WASHINGTON, DC – House Majority Leader Steny H. Hoyer (MD) spoke on the House Floor today in support of a 15-day extension of the Protect America Act. Below are his remarks as prepared for delivery:
“Today the House is voting on a 15-day extension of the Protect America Act.
“Before we do that, I want to remind my colleagues that this body has already passed legislation to reauthorize FISA.
“On November 15 of last year, this body passed the RESTORE Act, a bill that modernizes the technologically outdated Foreign Intelligence Surveillance Act of 1978, gives the intelligence community the authority to intercept critical foreign communications, and protects our fundamental constitutional rights.
“The bill was skillfully assembled by two of our best Chairmen – John Conyers and Silver Reyes.
“These Chairmen join me today in support of this short-term extension for several reasons.
“First, despite this body’s efforts over one and one-half months ago, the Senate has yet to complete work on its own FISA legislation. We eagerly await the Senate bill and look forward to an undoubtedly challenging but productive conference. This will take some time.
“Second, on the issue of immunity, which the President has so highly touted: our committees have been asking for eight months to see the legal documents pertaining to the President’s terrorist surveillance program. And we have received eight straight months of denials. The White House only offered us this access last Friday.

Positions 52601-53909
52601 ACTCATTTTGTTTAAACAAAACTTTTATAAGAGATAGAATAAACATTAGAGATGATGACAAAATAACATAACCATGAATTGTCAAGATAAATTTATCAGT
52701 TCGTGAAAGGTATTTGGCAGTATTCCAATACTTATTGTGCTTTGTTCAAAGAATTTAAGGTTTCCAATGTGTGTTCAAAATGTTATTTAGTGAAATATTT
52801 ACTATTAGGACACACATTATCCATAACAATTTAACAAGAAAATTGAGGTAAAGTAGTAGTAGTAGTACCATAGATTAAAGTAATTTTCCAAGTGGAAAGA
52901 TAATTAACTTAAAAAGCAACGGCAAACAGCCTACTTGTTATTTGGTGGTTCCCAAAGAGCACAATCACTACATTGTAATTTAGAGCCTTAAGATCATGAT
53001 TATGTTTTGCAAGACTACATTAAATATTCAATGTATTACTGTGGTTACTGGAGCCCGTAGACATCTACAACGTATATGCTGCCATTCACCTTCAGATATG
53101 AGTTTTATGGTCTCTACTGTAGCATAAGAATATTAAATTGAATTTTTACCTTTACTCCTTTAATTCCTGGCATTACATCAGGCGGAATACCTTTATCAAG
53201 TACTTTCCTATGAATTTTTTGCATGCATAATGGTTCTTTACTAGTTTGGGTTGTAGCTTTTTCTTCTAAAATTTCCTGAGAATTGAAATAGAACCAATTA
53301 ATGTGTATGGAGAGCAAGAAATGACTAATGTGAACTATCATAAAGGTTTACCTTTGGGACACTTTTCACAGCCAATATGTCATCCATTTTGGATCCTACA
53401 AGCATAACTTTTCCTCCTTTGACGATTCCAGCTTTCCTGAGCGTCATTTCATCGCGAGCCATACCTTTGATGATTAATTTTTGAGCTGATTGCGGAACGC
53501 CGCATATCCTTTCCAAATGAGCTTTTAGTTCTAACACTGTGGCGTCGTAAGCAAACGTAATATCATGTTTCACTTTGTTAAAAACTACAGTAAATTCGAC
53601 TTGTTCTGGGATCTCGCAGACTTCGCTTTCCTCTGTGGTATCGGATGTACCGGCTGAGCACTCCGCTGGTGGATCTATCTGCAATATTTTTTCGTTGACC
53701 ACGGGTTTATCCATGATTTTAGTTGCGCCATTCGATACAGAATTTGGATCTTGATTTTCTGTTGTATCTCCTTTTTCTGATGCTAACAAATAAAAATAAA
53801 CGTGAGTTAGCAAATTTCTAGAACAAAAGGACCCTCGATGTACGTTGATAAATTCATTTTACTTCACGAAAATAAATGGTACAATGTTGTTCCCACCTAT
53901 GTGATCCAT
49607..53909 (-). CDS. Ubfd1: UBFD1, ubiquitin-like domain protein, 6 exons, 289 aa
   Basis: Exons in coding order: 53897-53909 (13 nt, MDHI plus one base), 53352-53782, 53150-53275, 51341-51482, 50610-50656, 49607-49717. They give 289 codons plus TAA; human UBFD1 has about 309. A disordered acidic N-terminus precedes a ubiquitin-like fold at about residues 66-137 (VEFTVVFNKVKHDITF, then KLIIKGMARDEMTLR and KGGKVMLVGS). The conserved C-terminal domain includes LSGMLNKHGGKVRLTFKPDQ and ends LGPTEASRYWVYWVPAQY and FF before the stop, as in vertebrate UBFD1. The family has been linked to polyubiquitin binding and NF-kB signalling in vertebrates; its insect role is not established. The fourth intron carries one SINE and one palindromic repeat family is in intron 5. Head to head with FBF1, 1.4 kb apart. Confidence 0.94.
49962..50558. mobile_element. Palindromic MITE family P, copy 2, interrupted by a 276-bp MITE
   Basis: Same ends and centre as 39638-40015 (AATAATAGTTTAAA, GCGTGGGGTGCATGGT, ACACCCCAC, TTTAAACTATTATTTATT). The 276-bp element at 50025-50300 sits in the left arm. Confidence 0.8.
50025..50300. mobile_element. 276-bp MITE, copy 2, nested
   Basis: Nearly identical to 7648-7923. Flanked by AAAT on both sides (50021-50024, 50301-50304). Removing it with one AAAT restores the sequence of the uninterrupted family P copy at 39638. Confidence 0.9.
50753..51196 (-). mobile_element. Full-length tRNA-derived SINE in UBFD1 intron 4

“This afternoon, our Judiciary Members will be read-in to the program, and only next week will they begin to digest the hefty stack of documents that, in turn, will help them make a judgment on what, if any, immunity is merited.
“Again, we need time for this important review, and this extension gives
us that time.
“Finally, let me say that even if we were unable to do this extension, and February 1 were to come and go without any new FISA legislation, no one should fall victim to those fear mongers who suggest that our intelligence community could ‘go dark.’ That is simply not the case.
“The authorizations issued under the Protect America Act are in effect for up to one full year. This means that all of the surveillance in effect today will remain in effect for at least six more months.
“Even the Administration’s own Assistant Attorney General for National Security, Kenneth Wainstein, acknowledged this, saying that if the PAA were allowed to expire, intelligence officials would still be able to continue eavesdropping on already approved targets for another year.
“For those new threats that develop after February 1, let us not forget that the underlying statute still gives the Administration 3-days worth of emergency authority to immediately begin surveillance without going to the court – a court that no longer has a backlog.
“I encourage my colleagues to join me in supporting this short-term extension.”